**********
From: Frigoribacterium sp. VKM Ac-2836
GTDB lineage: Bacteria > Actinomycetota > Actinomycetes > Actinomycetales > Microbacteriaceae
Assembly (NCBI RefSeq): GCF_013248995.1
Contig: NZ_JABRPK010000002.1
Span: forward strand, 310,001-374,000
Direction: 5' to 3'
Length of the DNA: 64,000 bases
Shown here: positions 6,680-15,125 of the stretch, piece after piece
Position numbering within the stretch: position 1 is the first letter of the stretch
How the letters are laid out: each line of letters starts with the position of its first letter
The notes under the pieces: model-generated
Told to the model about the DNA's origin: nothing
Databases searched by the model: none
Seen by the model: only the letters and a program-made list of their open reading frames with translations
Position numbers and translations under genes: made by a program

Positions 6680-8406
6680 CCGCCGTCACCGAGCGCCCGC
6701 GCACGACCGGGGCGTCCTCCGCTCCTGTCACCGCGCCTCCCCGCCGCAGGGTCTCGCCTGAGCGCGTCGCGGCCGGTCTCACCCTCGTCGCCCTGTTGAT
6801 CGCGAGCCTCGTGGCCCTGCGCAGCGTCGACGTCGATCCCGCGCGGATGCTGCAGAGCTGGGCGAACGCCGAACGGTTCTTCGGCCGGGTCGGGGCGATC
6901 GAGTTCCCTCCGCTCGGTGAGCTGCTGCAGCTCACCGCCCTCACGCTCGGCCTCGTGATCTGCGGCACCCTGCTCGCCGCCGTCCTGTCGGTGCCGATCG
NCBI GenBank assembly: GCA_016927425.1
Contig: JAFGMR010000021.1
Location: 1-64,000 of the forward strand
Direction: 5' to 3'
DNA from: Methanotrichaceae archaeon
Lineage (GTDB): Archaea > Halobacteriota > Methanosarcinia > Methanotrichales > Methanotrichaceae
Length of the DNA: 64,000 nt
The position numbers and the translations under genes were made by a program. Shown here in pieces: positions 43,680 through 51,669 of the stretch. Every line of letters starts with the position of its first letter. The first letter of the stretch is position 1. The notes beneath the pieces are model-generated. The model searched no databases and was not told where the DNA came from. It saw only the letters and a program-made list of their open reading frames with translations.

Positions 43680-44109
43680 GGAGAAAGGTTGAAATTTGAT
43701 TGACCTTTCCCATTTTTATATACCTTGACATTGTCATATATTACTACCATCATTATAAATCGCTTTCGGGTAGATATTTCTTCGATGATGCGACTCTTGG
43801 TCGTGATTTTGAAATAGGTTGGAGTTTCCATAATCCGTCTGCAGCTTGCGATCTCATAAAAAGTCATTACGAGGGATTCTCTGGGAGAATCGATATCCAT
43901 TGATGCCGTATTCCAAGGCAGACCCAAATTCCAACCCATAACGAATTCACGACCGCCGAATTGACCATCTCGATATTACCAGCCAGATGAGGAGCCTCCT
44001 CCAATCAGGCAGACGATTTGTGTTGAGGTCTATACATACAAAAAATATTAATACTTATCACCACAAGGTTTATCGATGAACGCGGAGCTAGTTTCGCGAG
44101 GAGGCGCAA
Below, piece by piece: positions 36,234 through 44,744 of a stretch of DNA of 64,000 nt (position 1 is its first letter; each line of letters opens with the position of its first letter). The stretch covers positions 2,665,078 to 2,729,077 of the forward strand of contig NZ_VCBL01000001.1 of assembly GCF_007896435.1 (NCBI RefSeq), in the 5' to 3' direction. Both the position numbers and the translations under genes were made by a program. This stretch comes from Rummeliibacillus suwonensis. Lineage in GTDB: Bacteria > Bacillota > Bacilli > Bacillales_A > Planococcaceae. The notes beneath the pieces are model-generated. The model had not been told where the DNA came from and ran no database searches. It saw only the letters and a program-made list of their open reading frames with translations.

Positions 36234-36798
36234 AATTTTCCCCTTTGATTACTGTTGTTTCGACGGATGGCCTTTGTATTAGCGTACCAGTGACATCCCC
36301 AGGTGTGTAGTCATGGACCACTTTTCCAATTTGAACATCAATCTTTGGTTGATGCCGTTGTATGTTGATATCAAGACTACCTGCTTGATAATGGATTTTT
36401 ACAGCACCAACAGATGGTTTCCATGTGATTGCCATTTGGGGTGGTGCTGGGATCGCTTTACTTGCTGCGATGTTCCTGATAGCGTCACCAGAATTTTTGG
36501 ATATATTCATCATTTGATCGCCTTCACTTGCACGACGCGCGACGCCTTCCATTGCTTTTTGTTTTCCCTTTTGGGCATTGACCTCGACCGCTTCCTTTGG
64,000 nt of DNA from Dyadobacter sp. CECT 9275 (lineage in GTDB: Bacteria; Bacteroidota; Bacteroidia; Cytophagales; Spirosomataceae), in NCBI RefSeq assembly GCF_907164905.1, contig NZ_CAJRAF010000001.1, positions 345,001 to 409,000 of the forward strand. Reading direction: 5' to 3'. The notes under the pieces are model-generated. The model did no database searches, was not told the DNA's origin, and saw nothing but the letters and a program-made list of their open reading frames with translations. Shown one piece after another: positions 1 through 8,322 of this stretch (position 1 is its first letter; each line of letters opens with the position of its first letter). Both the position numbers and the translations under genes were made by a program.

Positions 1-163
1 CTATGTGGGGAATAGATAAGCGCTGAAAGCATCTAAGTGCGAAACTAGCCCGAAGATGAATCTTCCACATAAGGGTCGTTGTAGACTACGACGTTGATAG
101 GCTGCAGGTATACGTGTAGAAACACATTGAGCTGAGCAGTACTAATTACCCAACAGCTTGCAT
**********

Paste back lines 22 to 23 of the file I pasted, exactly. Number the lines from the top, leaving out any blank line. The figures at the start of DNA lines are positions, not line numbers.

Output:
Contig: JAFGMR010000021.1
Location: 1-64,000 of the forward strand